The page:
With the height of war, the next biggest catastrophe (I speak for the number of localities affected that’s why I did not mention the the Central Bank bomb blast) was the tsunami. Internet was still at its dial-up days in 2004 and information was not freely floating around as much as it is now and up until the tsunami struck us in 2004, I did not know what a tsunami was.

True this island girl cannot swim and hence did not venture into the sea, but having grown up next to the sea (or schooled, would be the better word) it was unfathomable how my favourite past-time or gazing-at-the-sea-and-being-all-philosophical would bring upon a large group of people such disasters. Yes, I was aware of storms and the sort, but they were disasters “at sea” and to my teenage brain, the sea posed no threat to those living on land.

But just as the war, the tsunami did not hit “Colombo” – or parts of it might have but I’m not too sure.

Hence, once again, we were safe.

Fast forward to 2016, we have floods. Once again, there is no direct impact to me. Yes, I am stuck here at home because of the water and traffic on the main roads taking us to Colombo, but me, my family and house are okay. I also have internet to post this and as far I know, this is luxury.

My extended family however, is not.

I am told that this isn’t as bad as the early 90s flood. I would know it is not because what remains of their photo albums (sitting in one of my boxes) tell me so.

But it’s getting there.

A close friend and his family of five including a child at hand have taken shelter on their roof. My grandparents, uncle and aunt have shifted to the bed room and extension space on the second floor of their house. Most of the other family friends, even though not knee deep in water, cannot step out of their main gate.

Apart from the fact that we all know now how much I dislike rain, what bothers and irks me most (I think) is think is my inability to do anything, or rather,

how vulnerable I am when I cannot save (or be there for) those whom I care.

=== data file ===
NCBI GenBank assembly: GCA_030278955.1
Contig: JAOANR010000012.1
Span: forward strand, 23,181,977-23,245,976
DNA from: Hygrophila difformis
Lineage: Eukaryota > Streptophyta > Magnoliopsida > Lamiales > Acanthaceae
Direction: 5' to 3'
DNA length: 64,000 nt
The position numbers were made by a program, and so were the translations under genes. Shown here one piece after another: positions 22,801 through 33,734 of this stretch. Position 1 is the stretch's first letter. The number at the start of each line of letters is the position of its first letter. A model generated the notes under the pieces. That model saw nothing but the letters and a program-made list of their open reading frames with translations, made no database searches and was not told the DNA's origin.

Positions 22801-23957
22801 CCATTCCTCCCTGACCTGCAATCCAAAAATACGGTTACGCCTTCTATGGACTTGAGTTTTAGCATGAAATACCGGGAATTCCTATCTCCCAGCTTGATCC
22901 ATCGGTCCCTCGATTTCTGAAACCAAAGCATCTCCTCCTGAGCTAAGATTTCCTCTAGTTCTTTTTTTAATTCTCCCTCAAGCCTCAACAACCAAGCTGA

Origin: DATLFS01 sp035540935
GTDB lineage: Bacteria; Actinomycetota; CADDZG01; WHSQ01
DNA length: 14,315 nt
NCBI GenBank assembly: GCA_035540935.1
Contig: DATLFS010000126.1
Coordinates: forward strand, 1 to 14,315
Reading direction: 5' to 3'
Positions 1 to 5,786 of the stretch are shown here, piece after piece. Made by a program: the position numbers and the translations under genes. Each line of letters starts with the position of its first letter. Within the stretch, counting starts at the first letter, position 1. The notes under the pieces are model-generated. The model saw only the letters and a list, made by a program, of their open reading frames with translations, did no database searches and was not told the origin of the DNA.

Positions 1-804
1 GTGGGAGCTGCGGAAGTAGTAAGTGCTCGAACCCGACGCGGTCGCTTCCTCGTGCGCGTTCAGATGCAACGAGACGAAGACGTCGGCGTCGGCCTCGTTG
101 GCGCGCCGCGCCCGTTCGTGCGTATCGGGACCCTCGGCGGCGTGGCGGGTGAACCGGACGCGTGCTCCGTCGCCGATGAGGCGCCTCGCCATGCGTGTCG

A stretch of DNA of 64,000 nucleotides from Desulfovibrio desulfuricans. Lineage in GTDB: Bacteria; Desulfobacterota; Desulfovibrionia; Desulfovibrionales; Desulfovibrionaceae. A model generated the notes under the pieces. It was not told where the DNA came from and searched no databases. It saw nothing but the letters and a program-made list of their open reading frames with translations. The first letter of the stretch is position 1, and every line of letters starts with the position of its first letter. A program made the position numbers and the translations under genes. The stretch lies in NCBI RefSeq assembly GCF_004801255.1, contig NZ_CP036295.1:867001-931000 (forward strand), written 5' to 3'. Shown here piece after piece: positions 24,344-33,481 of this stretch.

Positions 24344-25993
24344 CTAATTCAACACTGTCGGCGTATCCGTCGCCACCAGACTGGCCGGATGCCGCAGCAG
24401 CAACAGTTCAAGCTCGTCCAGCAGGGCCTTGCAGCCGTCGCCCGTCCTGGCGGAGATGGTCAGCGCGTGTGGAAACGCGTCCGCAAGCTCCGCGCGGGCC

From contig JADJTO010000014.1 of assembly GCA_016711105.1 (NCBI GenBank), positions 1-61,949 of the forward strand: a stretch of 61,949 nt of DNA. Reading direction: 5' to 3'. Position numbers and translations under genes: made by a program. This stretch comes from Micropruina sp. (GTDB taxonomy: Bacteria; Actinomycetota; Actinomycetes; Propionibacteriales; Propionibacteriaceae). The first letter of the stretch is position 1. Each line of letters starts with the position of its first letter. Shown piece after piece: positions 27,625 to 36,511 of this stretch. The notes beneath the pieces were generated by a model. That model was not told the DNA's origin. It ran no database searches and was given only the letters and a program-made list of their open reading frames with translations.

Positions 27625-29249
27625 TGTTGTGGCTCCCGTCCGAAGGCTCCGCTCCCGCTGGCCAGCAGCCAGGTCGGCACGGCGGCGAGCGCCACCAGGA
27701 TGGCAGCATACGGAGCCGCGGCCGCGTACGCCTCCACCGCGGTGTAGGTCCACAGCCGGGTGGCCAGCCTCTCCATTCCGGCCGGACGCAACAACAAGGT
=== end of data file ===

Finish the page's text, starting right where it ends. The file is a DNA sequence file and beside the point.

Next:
Riding on my Game of Thrones high from yesterday, it’s similar to how Tommen feels when he cannot do anything for Margery or could not Cersei when imprisoned, despite being King.

But I’m not a Queen, not in anywhere inclined to any form of royalty whatsoever but I work for the development sector (particularly climate change and environment) that are yet to have its disaster management centre, met department and other authorities step up their game on early warning systems and similar practices. But instead, we work primarily on policy and on donor requirements that will help fulfil international energy targets and best practices of what is accepted industry.

I’m not complaining about the work I do and am no doubt blessed to be doing what I do, working from home and all, but sometimes when the industry you work for is unable to fulfil its responsibilities at home base, trust me it can get a bit discouraging. 

Should you need more clarity, I would recommend reading after the quake by Haruki Murakami. Yes, you would tell me that somethings were lost in translations but no, that’s not a concern now. Neither is it as dramatic a situation yet, but it’s a dreaded level of hopelessness that seems to have engulfed those of us who cannot do anything to help

I wanted to lighten the moment because who knew we drowned so deep and this seems to be the only apt copyleft image I could find.

Until the sun shines bright upon us once again and the laundry finds it way back to my dresser neatly folded.